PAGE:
Lucky and I rolled down the windows and took a drive along the North Fork’s wineries and farmland and I smiled and cried because despite how well Lucky and I’ve been making out in the city, exploring uncharted territory is where and how we thrive. We drove without a destination, but I owed him a walk, so we stopped in the village of Greenport for a stroll.
Greenport has everything I like in a town: a hardware store, an old-fashioned soda fountain, a locally owned department store, and a waterfront.
We found a pet store, where Luck picked something out, and then I bought a dress (at a different shop). “He can come in so long as he doesn’t lift his leg,” the owner said. I stopped at a health food store and bought soap, air freshener and a candle. They had coffee beans but no grinder, so the hunt continued.
I popped into a place called D’Latte, and while the owner made drinks for some other customers I snapped a photo of his gelato sign, and he said, “Please don’t take pictures.”
“I’m sorry,” I said, “I like that you use local ingredients and was going to Yelp or Instagram it… But I won’t…” Despite not getting off to a great start, Frank wanted to make sure I got coffee I like and in order to determine my preference he gave me a scoop of made-by-him coffee gelato. It was a hit and I told Frank I was sure I’d be happy with whatever beans he ground for me.
He spoke in Italian to his friend who walked through the shop, while I stood there eating my gelato. “I just told him I love you,” Frank said, and I said, “But the picture…..” We decided to just let it go.
Frank told me I should stay for open-mike at his restaurant, which is attached to the coffee/gelato shop and I said I had to get back to the motel to work on a book I’ve been writing for too long already, and he said, “come with me….”
We squeezed through the shop into a back room that he uses for private events because he wanted to show me his antique typewriter that still works. The room reeks of writing, art and parties. The light was amazing. I asked if we could make a party when I publish my book and he said of course then pointed to the piano and told me Billy Joel had played it. I asked if I could take a picture.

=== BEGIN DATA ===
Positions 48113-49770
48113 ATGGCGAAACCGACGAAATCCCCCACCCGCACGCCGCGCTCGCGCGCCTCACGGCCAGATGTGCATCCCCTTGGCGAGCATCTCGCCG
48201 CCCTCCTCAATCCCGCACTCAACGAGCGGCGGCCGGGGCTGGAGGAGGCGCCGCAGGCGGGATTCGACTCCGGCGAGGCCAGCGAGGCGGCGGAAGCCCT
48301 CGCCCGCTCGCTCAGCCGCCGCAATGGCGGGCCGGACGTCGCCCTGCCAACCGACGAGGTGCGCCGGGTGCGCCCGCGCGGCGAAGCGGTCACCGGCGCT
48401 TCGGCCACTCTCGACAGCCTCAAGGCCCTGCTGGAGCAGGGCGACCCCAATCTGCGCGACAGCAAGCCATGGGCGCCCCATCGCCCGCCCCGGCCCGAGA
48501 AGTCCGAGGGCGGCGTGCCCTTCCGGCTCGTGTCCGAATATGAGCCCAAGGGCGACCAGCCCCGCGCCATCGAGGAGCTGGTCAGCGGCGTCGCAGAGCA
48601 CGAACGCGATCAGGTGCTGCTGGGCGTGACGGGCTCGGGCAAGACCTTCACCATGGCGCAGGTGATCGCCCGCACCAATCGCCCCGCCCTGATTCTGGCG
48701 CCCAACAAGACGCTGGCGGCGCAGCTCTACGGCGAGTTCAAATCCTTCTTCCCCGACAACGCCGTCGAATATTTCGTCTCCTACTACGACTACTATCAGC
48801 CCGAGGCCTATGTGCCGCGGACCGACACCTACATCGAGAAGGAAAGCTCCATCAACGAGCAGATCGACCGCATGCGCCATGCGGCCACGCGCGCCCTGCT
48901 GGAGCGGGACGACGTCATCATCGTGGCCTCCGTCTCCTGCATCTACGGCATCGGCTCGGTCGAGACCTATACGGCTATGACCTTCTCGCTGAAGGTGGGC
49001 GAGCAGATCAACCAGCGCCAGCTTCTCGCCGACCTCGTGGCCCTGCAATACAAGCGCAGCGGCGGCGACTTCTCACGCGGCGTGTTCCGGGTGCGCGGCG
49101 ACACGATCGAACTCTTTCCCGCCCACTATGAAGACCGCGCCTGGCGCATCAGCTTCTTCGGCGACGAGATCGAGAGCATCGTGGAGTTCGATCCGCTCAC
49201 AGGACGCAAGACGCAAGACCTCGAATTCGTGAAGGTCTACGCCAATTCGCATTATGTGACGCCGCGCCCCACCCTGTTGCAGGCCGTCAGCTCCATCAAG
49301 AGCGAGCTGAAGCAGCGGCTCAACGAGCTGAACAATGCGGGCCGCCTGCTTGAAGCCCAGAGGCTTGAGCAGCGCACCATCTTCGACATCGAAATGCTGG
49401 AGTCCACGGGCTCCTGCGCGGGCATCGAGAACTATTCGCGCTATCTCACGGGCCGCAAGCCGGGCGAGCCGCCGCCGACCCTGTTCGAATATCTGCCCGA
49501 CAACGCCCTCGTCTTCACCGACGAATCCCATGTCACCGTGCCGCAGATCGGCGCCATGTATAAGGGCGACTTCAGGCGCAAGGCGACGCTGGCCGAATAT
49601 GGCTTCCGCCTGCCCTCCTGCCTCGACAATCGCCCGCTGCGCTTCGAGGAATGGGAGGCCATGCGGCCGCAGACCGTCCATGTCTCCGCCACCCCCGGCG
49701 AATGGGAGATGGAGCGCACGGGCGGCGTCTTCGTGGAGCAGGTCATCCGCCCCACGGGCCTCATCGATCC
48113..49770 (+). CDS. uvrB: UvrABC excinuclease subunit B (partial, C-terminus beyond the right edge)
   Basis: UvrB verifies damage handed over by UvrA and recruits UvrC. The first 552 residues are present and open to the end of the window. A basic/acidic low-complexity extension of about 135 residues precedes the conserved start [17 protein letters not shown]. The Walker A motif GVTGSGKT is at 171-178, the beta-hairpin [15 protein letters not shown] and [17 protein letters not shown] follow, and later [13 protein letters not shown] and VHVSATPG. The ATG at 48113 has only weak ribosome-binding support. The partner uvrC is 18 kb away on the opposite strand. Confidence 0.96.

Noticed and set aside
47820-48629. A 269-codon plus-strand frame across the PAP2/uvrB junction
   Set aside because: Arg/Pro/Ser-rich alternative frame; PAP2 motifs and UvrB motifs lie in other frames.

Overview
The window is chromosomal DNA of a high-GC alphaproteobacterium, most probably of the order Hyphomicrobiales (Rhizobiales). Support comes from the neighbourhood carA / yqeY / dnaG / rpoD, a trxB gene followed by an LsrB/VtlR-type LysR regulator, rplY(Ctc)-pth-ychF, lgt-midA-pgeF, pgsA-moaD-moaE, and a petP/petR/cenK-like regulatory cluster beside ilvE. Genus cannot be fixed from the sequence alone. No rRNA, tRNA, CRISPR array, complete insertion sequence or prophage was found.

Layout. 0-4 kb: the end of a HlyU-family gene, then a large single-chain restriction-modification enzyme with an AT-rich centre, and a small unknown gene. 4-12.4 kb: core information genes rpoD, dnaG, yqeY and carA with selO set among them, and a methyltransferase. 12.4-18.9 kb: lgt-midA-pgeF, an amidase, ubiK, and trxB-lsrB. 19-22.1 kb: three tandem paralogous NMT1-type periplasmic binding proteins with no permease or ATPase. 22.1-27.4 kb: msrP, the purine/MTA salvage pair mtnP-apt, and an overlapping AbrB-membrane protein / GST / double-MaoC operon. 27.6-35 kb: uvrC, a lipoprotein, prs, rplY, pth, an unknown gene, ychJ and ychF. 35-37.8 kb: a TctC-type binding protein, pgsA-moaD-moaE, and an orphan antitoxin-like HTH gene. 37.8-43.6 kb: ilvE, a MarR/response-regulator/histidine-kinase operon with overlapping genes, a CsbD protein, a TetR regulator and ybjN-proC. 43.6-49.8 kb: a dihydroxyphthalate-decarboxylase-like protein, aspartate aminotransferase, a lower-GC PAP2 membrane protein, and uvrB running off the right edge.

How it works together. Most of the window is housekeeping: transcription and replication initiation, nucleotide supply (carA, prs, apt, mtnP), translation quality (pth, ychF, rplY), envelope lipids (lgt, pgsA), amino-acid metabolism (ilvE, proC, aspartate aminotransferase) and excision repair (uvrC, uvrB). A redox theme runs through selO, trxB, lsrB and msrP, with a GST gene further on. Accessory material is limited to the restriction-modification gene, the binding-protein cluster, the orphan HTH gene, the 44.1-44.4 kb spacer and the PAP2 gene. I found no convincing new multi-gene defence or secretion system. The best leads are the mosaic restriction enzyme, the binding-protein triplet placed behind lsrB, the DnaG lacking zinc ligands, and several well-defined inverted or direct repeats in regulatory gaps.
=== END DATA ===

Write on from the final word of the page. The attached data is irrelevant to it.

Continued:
He said I could take a picture.
Frank had some new employees to train, so we had to get going. He asked where I was staying and then told me he could make a few phone calls and get me a better place to stay—for free—but I told him I have a dog. He tried and said, “I could get you a cottage…all to yourself…on the water, except for the dog.”
“Yeah,” I said, “But it is for the dog.”
Before I left Frank gave me a bottle of wine called Spaghetti Red because he also has a vineyard. I mean, of course he does. I told him I was going to save it, because finishing this book is special to me and I’m silly and sentimental. “Ahhh…..go ahead and drink it; I’ll give ya anothah one.”
I stopped for a couple slices of brick-oven pizza on my way back, and then tried to make a cup of tea but the kettle doesn’t work. Maybe it’s not meant to be. Maybe I’m supposed to drink the wine. Maybe I’m supposed to walk out for coffee in the morning because there’s a deli just up the road that appears to be in a converted garage at somebody’s house. As I drove by with all my fixins for morning coffee I worried I might be missing out and would have to figure out a reason to go there, like for an egg and cheese sandwich or lottery ticket. But that white-girl problem took care of itself.
Sometimes it makes no sense to look for the reasons and just relax and let the reasons find you.
Now: air freshener and regulating the unit that is both an air conditioner and a heater, and before sleep: taking my luckydog for a walk, because this dumpy motel is on a river and I bet it’s gorgeous out there.